Once the griddle surface has been scraped and steamed clean, it’s time to add a final layer of oil to protect the griddle surface in between this and your next meal.
Apply about a tablespoon of cooking oil to your hot griddle top. Use a paper towel or kitchen cloth to wipe the entire griddle surface with the newly added oil.
It is important that you wipe up any remaining loose oil, this layer should be THIN and not runny or excessive.
Periodic Deeper Griddle Cleanings
You’re going to want to make sure you deep clean your griddle periodically (somewhere between once every 2 to 4 weeks, depending on how much you use it).
This is a great way to ensure that the deeper-rooted problems on the surface won’t be causing too many issues over time. You’ll notice a drastic difference in the quality of your food if you leave a dirty griddle for too long without a deep clean.
1. Remove The Food
Depending on the level of dirt that might have accumulated on your griddle, you may need to get some serious elbow grease into it to ensure a deep clean.
This means picking up a small wire brush or some sturdy brush to really scrape away at the worst parts. You’ll see areas filled with old bits of food, usually brown or black in color, that need the most attention.
You’ve got to put in the work for a squeaky clean griddle! It helps run the griddle under the sink again, just like you would do if you were cleaning it straight after cooking. It’s the best way to start lifting some of the grime up for an easier clean.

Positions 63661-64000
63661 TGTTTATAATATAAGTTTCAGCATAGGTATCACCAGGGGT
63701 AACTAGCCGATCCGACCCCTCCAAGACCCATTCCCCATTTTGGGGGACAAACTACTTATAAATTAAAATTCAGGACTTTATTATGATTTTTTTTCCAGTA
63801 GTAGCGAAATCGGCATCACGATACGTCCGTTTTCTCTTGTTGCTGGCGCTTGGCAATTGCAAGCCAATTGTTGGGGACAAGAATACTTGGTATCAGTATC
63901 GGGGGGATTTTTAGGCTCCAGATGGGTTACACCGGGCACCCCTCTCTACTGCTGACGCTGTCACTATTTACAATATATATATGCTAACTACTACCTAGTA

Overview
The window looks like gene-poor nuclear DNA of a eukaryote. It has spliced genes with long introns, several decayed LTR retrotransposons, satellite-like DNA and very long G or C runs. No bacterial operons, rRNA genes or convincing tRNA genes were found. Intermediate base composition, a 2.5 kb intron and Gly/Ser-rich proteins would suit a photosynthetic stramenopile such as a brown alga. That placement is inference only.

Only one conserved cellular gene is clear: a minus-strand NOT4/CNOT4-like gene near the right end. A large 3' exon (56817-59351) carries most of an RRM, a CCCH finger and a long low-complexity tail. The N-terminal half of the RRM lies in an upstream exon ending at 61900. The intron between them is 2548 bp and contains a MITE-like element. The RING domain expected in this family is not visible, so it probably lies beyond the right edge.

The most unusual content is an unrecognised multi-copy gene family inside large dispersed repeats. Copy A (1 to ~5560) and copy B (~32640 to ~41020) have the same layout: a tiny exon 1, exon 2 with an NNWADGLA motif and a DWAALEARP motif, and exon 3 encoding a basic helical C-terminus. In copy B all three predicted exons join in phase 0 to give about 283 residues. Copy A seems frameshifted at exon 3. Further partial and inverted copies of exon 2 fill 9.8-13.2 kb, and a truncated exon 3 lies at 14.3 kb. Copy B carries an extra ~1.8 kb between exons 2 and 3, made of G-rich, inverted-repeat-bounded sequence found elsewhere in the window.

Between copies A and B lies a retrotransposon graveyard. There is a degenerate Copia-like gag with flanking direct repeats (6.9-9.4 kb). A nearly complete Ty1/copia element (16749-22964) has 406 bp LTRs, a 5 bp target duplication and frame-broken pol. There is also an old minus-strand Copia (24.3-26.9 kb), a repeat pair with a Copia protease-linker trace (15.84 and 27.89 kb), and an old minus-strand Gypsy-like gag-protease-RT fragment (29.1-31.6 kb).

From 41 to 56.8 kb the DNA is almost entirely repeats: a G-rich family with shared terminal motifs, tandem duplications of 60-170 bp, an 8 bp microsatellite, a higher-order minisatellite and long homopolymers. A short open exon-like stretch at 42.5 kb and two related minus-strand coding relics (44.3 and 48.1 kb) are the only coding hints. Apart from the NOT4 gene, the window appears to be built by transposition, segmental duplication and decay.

Obviously, for the stuff that’s been stuck there for a while, you’ll need more than just water to get the job done, which is where the wire brush and elbow grease come in.
2. Cover In Oil
A great way to really ensure your griddle is as clean as it could be is to coat the surface in a thin layer of olive oil. Once you’ve done it, you should heat it just enough for the oil to start bubbling slightly.
Let it cool down and wipe the oil away to remove all the remaining bits of grime that were just too stubborn for the other steps.
It may sound counterintuitive to spread oil over the surface you’re trying to clean, but it’s great at picking up the last bits of dirt. It is also a fantastic way to tackle rust, which is tough to deal with in a cast-iron griddle if you’re not careful.
If you leave them too long without a thorough clean, you’ll find your griddle is absolutely covered with rust, making it way less efficient.
The oil stops the water from clinging to the surface of the griddle, which, when left in storage, can be the main problem that leads to your griddle rusting.
3. Sandpaper And Soap
For the final touch, you’re going to really want to get into the griddle. Get a little bit of power behind your cleaning this time. To completely lift the seasoning that’s built up over the times you’ve used your griddle, take sandpaper to it.
Scrape as hard as you can to remove the little bits you might not even be able to see with your own eyes. It’s worth doing if you want a completely fresh (and good as new) griddle.
The soap is an extra touch which, hopefully, shouldn’t have to be mentioned if you’re serious about getting your griddle clean. Soap is designed to tackle the peskiest forms of bacteria and does a pretty good job.
Whether you’re scrubbing away with a wire brush, sponge, or sandpaper, your best bet is to use soap to ensure you’re getting rid of as much unwanted material as you can.